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Life in New Zealand is starting to feel more normal for many of us. Recent months have been hard, especially for those who have lost jobs, but there is also a strange sense of normality – we can visit cafes, go shopping, and gather at church. However, there is also a sense of disjuncture knowing that even as life goes on here, in many countries COVID19 is causing untold a suffering.What does it mean to be part of the global Church at this time? This question stirs us. In our church calendar this week we celebrate Trinity Sunday. We are reminded of the community of love in God’s own being: the Father, the Son, and the Holy Spirit. This is a relationship and community that extends beyond the Trinity to include us – the Church. Like the God in whose image we are made, our identity is communal. As a member of the global Church we are part of the one body of Christ. This is language that we are used to hearing, and it has become very familiar. But the implications of living into this reality are radical.When we are baptised, we become united with Christ and we become a member of Christ’s body, the Church. At baptism, this membership becomes our primary identity: “for in one Spirit, we were all baptised into one body – Jews or Greeks, slaves or free, and all were made to drink of one Spirit” (1 Cor 12:13). Our identity as a Christian, part of the body of Christ, comes before our nationality or any other human marker of identity. We are ultimately citizens of the Kingdom of God and this identity comes before what’s written in our passport.Another implication of our membership as Christ’s body is “if one member suffers, all suffer together.” (1 Cor 12:26). When I wrote funding proposals for development projects in a previous role, it was common to use language such as ‘beneficiaries,’ or ‘developing countries’ that signifies the otherness of those in need. These designations, which categorise humans into ‘us and them’ are ultimately invalid in the Kingdom of God. There is no ‘us and them’: there is only one body. We are to experience the suffering of our Christian brothers and sisters like it is in our own body.As members of the global Church, we do not have the option of sheltering ourselves in a safe New Zealand bubble and forgetting the rest of the world. We are called to live into our membership of the global Church, a body with Jesus Christ as our head.At a missions conference last year, I sat at the same table and prayed with Bisoke from Bunia in the Democratic Republic of Congo and Tess Hicks, one of our Mission Partners serving in the Solomon Islands. Recently, I shared with Tess messages from Bisoke about the situation in Bunia, and she immediately wrote back asking how to give. This is what it looks like to live as the body of Christ: to live out this metaphor in our actions.As a family with a heart for global mission, NZCMS intentionally looks out and engages with the global Church. New Zealand is facing an economic recession, and we know that NGOs like us will face financial challenges. At the same time, we want to not only look to our own interests, but also to the interests of others (Phil 2:4).In this context, I want to share with you some needs from our CMS counterparts in Africa. NZCMS is part of a global CMS network – we are sister societies who seek to support and learn from each other.The director of CMS Africa, Canon Moses Bushendich, shared with me recently the needs that their local partners are seeing and responding to. He writes:“Many states have instituted lockdowns in response to Covid19 without capability to support those who live on daily wages. Many people have lost their jobs, a means of survival. Pastors in churches cannot get paid because congregations cannot meet and raise the usual offertory. Many families have a real threat of hunger.Several communities, especially in Northern Uganda, have been suffering drought the last few months and when the rains came, there were fresh invasions of desert locusts that are ravaging crops.In Bunia, DR Congo, Local Partner Bisoke has sent distress calls over war and killing that has hit him closely. Conflict has displaced 400 families coming to his peace centre for refuge. Normally food for the centre comes from the surrounding villages, but now there is no food coming which means that life is so hard. More children are developing malnutrition.Images coming from Kivu Province in DR Congo show floods with many feared dead and hundreds displaced from homes. Our CMS Africa Local Partners are on the frontline all over the continent calling for prayer, for practical relief, and supporting efforts to alleviate suffering.”It hurts us to read and hear this account of our body suffering; it’s overwhelming, and it challenges our own sense of comfort and safety. Together we are brought to our knees in prayer as we bring our concerns before a loving, present, and redeeming God. We pray that God would show us how we can be the hands and feet in this world at this time, with whatever we find in our hands.  We invite you to continue to pray for our brothers and sisters around the globe who are experiencing so many devastating challenges. We also invite you to consider how you might offer what resources you have to the global Church.Relational Relief GivingWe are opening an appeal for giving to CMS Africa’s Local Partners who can distribute shopping vouchers to families in need.Here is how a small amount can make a big difference: One shopping voucher worth KEs 2,500 (Approx $40NZD) buys basic food and sanitation needs for a household of 6 people for 1 month.Directions for how to give:– Go to the “What would you like to support?” drop down menu – Select “Other”– Go to the section”Name of Mission Partner or Project”– Type “CMS Africa Appeal”As a member of Christ’s body, we are on a journey of learning what our identity as citizens of God’s Kingdom looks like in this Covid19 world. We pray that God would continue to teach us what it means to suffer, reach out, give, receive, and see beyond our own borders. As we live into the reality of ‘one body and one Spirit,’ we ask God to shape our hearts and to be ever-transformed into the likeness of the triune God. Your sister in Christ,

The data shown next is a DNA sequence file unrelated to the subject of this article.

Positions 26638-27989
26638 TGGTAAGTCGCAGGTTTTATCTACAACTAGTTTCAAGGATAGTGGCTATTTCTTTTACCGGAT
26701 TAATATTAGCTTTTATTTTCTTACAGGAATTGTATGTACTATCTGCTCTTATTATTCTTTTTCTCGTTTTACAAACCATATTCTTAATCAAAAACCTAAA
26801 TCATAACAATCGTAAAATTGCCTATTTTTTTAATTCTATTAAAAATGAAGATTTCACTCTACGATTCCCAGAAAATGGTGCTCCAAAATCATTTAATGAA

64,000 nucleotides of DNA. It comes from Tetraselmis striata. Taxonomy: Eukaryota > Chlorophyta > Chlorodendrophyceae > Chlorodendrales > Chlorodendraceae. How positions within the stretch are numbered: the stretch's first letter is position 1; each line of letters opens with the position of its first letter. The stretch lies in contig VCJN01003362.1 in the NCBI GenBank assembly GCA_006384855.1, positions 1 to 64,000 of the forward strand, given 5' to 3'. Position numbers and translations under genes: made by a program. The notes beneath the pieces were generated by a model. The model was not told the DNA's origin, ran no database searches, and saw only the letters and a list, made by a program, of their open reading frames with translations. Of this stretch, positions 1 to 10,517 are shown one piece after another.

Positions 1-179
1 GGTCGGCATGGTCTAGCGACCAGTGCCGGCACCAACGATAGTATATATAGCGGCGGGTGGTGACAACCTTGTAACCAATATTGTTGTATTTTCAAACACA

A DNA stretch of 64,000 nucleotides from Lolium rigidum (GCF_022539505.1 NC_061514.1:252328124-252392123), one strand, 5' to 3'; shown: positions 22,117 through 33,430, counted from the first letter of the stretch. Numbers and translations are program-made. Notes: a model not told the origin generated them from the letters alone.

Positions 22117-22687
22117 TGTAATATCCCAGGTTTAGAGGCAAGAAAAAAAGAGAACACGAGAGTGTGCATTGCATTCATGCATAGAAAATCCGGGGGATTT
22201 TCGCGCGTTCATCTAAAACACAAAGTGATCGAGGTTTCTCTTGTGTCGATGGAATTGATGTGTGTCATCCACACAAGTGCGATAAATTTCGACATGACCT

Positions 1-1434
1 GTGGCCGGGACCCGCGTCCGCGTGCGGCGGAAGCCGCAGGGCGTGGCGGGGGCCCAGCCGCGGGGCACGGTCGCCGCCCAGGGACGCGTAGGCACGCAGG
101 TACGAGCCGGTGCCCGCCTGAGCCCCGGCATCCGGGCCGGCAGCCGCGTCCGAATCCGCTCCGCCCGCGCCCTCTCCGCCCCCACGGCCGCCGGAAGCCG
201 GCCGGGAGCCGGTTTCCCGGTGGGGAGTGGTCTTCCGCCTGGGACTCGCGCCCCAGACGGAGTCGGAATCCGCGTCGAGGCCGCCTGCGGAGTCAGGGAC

Rosie Fyfe, NZCMS National Director